Welcome to the sequel to The Alexandria Project, a cybersecurity thriller. If you'd like to read the book this series is based on, you can read the first three chapters for free here (just click on the cover of the book). You can read a new chapter of The Lafayette Deception here every Monday.
“That’s right, Vicky. Simple as that. So can you guys take it from here?”
“Sure thing, Frank. No problem, and great work!”
In fact, it hadn’t been great work that had finally allowed him to crack the mystery of the flipping poll numbers. Just greater attention to detail. Once he had spotted the few extra bytes of code in the server’s time check code he knew that he’d found the chink in the system’s armor that the hacker had exploited. After that, it had been relatively easy to figure out what happened next.
Settling back in his chair, he stared out across the magnificent void of the Grand Canyon, and then smiled wryly. Not quite a perfect metaphor for his state of mind, but it would do. He felt good about cracking the problem he had been tasked to solve, yes, but now what? Suddenly he was at loose ends again, with nothing to fill his time except the fading goal of writing a book.
As he stared idly out over the canyon, his thoughts kept returning to the mystery of who had pulled off the hack. For the moment, he was less curious about the intruder’s motivation, and that was more Marvin’s responsibility to figure out anyway. What he really wanted to know was who it was that had crafted such an elegantly simple and minimalist strategy for achieving their ends. It was as close to a perfect crime, in the information technology sense, as he ever expected to see.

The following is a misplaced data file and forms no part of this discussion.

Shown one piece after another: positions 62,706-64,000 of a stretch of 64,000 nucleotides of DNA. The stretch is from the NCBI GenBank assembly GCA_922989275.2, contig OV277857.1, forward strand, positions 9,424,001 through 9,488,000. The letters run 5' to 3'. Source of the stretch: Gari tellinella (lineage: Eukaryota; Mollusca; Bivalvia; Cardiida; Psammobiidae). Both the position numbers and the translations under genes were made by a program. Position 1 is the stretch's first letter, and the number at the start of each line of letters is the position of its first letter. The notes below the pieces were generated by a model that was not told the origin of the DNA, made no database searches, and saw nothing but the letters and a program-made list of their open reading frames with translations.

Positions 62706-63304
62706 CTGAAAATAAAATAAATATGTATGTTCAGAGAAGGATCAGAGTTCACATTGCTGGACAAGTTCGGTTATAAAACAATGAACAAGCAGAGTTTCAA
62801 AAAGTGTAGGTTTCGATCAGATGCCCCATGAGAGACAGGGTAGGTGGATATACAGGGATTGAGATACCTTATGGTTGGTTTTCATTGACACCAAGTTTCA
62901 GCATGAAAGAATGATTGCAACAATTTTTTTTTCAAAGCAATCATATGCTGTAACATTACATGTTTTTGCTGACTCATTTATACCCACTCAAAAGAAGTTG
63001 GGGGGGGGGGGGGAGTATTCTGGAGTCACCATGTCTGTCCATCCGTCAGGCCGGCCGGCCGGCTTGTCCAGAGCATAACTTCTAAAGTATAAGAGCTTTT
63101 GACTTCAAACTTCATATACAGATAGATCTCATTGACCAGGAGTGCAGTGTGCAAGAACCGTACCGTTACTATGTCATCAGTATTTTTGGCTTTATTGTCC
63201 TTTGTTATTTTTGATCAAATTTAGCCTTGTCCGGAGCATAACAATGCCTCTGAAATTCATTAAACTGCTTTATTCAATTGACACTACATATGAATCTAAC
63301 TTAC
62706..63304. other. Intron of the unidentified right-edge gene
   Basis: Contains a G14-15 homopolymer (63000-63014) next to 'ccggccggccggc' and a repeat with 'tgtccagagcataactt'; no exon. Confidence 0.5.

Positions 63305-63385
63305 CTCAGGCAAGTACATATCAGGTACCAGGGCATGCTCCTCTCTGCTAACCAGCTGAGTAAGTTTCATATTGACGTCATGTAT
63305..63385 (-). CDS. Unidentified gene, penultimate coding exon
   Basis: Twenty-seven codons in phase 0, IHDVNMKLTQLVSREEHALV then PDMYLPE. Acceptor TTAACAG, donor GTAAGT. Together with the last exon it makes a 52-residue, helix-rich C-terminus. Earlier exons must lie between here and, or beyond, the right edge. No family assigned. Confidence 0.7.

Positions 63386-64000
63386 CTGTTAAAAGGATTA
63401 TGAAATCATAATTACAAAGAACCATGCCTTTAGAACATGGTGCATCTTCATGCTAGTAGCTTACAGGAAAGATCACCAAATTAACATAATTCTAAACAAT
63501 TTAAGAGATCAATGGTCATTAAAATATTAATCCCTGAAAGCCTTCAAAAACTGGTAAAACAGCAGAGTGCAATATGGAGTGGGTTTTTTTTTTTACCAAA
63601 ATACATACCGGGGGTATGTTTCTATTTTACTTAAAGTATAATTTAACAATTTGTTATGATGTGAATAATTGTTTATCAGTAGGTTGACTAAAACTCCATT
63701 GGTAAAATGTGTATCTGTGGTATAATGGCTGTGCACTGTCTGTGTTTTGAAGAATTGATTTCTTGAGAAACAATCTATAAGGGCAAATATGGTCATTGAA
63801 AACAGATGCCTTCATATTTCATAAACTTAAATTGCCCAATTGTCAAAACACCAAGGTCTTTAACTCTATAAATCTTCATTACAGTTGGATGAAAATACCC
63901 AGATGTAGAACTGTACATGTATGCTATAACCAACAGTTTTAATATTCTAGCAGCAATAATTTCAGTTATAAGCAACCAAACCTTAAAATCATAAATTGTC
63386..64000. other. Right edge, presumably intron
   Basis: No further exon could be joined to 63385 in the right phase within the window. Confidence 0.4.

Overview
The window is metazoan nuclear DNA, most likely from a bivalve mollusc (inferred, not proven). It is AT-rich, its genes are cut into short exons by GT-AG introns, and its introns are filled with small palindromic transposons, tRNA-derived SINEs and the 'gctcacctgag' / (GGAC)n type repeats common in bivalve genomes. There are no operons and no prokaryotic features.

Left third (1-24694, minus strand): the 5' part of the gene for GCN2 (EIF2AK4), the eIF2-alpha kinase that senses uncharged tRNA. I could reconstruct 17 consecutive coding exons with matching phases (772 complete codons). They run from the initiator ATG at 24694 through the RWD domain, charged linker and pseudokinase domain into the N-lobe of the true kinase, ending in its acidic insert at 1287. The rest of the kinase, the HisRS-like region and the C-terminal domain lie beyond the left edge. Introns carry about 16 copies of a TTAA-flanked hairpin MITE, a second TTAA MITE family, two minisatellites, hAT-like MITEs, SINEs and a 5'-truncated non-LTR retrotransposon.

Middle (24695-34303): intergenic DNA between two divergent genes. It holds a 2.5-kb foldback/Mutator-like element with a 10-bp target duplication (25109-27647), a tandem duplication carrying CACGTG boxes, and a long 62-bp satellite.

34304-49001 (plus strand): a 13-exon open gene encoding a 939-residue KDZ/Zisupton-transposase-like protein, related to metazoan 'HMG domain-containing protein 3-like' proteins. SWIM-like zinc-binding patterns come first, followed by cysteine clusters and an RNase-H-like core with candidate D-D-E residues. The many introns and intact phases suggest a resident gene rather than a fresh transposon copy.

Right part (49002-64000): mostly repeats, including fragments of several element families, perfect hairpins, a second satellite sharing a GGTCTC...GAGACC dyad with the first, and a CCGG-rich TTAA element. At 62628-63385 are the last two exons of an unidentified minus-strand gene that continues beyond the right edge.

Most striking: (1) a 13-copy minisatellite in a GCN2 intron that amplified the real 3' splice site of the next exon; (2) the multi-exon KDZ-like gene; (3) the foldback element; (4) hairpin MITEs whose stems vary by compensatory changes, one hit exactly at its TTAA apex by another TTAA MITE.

Isn't it time you read:
The Alexandria Project?
a Tale of Treachery and Technology
Remarkably accurate while consistently spellbinding: I ran across a reference to this book at a blog unrelated to the author, and after reading one chapter, bought the book
Great thriller: In the spirit of Vincent Flynn and Tom Clancy, this cyber-security thriller is a great read. Compelling characters, great detail and an an unsettlingly plausible scenario add up to a real page-turner.
Delightfully unpredictable! Updegrove has managed what many attempt but few can execute: a plot that is both credible and surprising....A great read - I can't wait for the next one!
Strong characters and compelling plot: I read a lot of novels and this is a very good one. The characters are believable and engaging and the plot is compelling with several clever twists along the way....Highly recommended
Excellent and accessible techno-thriller: Updegrove...clearly knows the subject matter inside and out, but is too self-assured and smooth a writer to hide behind that insider's knowledge....I look forward to Updegrove's next book with great anticipation.
Great Read: This is a very well written, highly engaging story. The scary thing about it is that the entire plot is far too possible to come to life.
Fantastic! The Alexandria Project is a gripping novel of intrigue and suspense. The characters may be fictional, but we all know their real-life equivalents. The storyline may be fiction - but maybe not.
Read these and more 5 Star reviews at Amazon
The only part that's fictional is that it hasn't happened yet
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What had made the hack so perfect was that the transformation of the data seemed to occur as if by magic, leaving not a clue to indicate how it had been performed – or even that it had been performed at all, except for the result. That, and the fact that the hacker had come up with a way to take advantage of a port that every sophisticated computer was sure to have. Its purpose was to open and close every few seconds in order to allow the computer’s internal clock to synch with the web of super-accurate Internet time servers that existed for that purpose, and also to use a third party source to time stamp its own operations for future verification services. Among other purposes, this was to allow a forensics expert to confirm exactly when a security breach might have occurred. The artful irony of using the same port to mount an attack that had defied so much forensic analysis added to Frank’s appreciation for the hacker’s style.